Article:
FRANKFURT, Germany -- The European Central Bank cut a key interest rate and extended its stimulus program to bolster the 19-country eurozone economy on Thursday — but the actions underwhelmed investors who pushed stocks sharply lower.
The main move by the ECB, which sets monetary policy for the 19 countries that use the euro currency, was to cut the interest rate on deposits from commercial banks from minus 0.2 percent to minus 0.3 percent.
Cutting the rate is intended to push banks to lend excess cash by imposing a penalty on the deposits they park at the central bank. But many in the markets had predicted a bigger cut to minus 0.4 percent.
And alongside other measures, ECB President Mario Draghi said the bank will extend the duration of its bond-buying program, which aims to make borrowing cheap in the wider economy.
Draghi said the program, which was due to expire in September 2016, is now intended to run until March 2017 or beyond if necessary. Though the program has been extended, which will increase the size of the overall stimulus from the previous 1.1 trillion euros ($1.2 trillion), the monthly cap of 60 billion euros in purchases was maintained.
"Today's decisions were taken in order to secure a return of inflation rates toward levels that are below, but close to, 2 percent and thereby to anchor medium-term inflation expectations," Draghi told reporters at a news conference.
The ECB's moves prompted frenzied reactions in financial markets — the euro jumped 2.4 percent to $1.0861. Earlier in the day it had been pushing down toward $1.05 and there were some predictions that that it was heading toward $1.00.
In stock markets, the moves were equally sharp. Having spent most of the day higher, European stock markets plunged. Germany's DAX was down a whopping 3 percent while the CAC-40 in France slid 2.6 percent.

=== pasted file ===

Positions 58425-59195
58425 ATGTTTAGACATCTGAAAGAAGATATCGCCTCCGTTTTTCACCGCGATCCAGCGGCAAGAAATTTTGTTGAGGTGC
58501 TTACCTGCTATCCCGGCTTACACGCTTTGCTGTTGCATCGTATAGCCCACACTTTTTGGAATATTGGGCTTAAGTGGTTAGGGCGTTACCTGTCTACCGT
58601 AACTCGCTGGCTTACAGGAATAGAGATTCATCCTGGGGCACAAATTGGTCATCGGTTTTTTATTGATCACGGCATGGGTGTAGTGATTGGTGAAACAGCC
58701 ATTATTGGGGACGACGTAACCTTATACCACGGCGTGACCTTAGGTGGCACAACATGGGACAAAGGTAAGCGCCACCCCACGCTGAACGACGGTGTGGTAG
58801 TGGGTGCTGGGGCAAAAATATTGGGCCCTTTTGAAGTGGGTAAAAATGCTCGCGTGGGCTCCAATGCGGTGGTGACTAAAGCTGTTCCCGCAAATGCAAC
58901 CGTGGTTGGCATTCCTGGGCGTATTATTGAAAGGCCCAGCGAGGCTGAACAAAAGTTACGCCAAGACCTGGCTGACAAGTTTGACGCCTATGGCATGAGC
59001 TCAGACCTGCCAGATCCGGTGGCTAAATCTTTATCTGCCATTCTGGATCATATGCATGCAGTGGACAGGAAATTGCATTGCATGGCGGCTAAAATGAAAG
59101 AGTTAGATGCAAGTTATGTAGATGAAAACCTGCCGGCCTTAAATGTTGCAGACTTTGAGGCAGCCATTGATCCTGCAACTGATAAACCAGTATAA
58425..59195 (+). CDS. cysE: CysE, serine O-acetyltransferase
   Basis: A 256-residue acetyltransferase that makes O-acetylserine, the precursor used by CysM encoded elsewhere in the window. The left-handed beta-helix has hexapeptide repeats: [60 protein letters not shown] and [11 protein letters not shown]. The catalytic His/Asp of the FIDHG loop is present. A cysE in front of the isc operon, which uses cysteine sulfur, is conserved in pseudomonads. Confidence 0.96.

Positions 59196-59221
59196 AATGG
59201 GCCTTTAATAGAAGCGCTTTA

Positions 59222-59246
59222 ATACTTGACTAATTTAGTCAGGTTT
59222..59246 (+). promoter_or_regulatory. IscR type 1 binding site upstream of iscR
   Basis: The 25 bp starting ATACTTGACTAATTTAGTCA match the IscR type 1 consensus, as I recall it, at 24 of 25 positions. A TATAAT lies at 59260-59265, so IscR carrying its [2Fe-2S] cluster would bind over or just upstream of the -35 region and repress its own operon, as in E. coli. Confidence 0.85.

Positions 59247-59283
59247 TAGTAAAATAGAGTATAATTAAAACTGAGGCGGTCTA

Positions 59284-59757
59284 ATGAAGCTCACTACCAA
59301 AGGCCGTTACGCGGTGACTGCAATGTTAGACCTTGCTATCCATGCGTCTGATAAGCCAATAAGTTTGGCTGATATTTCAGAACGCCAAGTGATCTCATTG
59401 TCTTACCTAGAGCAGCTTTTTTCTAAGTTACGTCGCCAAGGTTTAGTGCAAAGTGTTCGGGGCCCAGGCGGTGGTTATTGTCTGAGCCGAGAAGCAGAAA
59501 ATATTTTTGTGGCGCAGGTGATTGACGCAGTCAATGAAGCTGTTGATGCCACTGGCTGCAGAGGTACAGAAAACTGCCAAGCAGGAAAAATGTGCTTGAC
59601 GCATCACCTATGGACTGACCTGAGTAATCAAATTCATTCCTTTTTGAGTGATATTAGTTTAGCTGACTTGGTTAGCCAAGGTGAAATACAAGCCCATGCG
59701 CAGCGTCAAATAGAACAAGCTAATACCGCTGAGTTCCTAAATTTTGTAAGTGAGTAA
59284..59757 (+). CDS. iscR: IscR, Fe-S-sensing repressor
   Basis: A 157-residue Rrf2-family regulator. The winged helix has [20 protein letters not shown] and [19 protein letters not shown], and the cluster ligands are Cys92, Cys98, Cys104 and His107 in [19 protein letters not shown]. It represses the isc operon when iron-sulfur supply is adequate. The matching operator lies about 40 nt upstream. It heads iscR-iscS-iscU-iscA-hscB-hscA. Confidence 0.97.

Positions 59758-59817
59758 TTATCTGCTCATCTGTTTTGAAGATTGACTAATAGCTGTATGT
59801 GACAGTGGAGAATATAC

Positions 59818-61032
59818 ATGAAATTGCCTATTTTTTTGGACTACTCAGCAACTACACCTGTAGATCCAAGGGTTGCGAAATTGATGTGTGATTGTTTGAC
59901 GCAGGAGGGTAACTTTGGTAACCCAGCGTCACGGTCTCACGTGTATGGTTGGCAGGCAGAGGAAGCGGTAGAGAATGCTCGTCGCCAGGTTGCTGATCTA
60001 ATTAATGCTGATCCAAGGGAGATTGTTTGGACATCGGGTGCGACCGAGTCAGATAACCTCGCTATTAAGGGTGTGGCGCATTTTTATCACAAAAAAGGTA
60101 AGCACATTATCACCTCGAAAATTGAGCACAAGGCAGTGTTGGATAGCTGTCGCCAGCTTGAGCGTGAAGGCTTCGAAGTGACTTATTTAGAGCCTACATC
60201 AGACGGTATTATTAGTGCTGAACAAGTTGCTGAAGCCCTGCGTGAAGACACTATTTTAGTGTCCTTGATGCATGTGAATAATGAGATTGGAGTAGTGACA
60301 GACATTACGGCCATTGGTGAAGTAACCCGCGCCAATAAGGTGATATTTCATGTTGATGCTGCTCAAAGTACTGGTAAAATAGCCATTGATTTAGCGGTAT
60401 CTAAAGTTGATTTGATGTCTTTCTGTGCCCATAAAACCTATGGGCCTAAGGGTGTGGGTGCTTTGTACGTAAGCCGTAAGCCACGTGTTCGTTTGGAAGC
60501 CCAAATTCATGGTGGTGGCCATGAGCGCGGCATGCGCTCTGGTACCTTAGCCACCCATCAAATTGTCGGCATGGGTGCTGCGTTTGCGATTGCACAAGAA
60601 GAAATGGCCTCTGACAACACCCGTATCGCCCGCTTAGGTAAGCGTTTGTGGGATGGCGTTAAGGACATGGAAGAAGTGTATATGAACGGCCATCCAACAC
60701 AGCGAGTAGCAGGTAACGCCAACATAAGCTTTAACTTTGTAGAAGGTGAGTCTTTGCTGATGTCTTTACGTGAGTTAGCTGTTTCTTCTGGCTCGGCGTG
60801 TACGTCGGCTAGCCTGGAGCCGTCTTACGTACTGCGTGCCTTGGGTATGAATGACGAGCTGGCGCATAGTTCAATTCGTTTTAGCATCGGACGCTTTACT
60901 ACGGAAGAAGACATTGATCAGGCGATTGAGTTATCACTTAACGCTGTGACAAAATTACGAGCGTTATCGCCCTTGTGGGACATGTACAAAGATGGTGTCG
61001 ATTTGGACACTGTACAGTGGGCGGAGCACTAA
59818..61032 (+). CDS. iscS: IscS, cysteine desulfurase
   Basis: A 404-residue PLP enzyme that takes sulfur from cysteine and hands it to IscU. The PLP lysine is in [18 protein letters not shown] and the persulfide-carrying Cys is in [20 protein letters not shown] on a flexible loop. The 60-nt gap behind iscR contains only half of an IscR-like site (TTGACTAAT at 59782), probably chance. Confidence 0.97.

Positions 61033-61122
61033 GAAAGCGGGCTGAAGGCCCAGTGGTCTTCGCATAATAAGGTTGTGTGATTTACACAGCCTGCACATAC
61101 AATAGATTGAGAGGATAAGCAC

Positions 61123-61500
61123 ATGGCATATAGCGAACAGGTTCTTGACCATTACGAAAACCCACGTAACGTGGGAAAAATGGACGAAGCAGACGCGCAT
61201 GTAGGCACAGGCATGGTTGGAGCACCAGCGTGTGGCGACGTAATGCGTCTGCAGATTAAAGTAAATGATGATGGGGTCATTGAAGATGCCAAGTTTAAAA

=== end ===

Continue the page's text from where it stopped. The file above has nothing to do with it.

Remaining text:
"This has been a huge failure from the ECB," said James Hughes, chief market analyst at GKFX. "Much more was expected."
Draghi said the decisions were not unanimous but that there was a very large majority in favor of the moves. He said the deposit rate cut was "adequate."
"I don't think our communication was wrong," he said. "I think these measures need time to be fully appreciated."
The ECB wants to raise annual inflation toward its goal of just under 2 percent as part of its legal mandate to maintain price stability.
Draghi said there are "continued downside risks" to the inflation outlook. The ECB cut its forecasts for inflation next year, to 1 percent from 1.1 percent previously.
"The persistence of low inflation rates reflects sizeable economic slack weighing on domestic price pressures and headwinds from the external environment," he said.
Low inflation can help consumers by making their euros go farther. But it is a sign of weak demand, and can lead to chronic stagnation if people begin anticipating flat or falling prices in purchasing decisions and wage agreements.
Weak inflation of the sort prevalent in the eurozone makes it harder for the currency union's indebted members such as Greece to reduce their burdens and to bring their business costs down relative to their eurozone trade partners — a necessary step in their economy recovery.
The eurozone economy as a whole grew by a moderate 0.3 percent in the third quarter, while unemployment is falling but only gradually from high levels.
Draghi said the economic recovery should proceed but that it "continues to be dampened by subdued growth prospects in emerging markets and moderate global trade, the necessary balance sheet adjustments in a number of sectors and the sluggish pace of implementation of structural reforms."
The ECB's current policy path contrasts with that of the U.S. Federal Reserve, which has ended its own bond purchase program and is expected to start raising interest rates from near zero at its next meeting Dec. 16.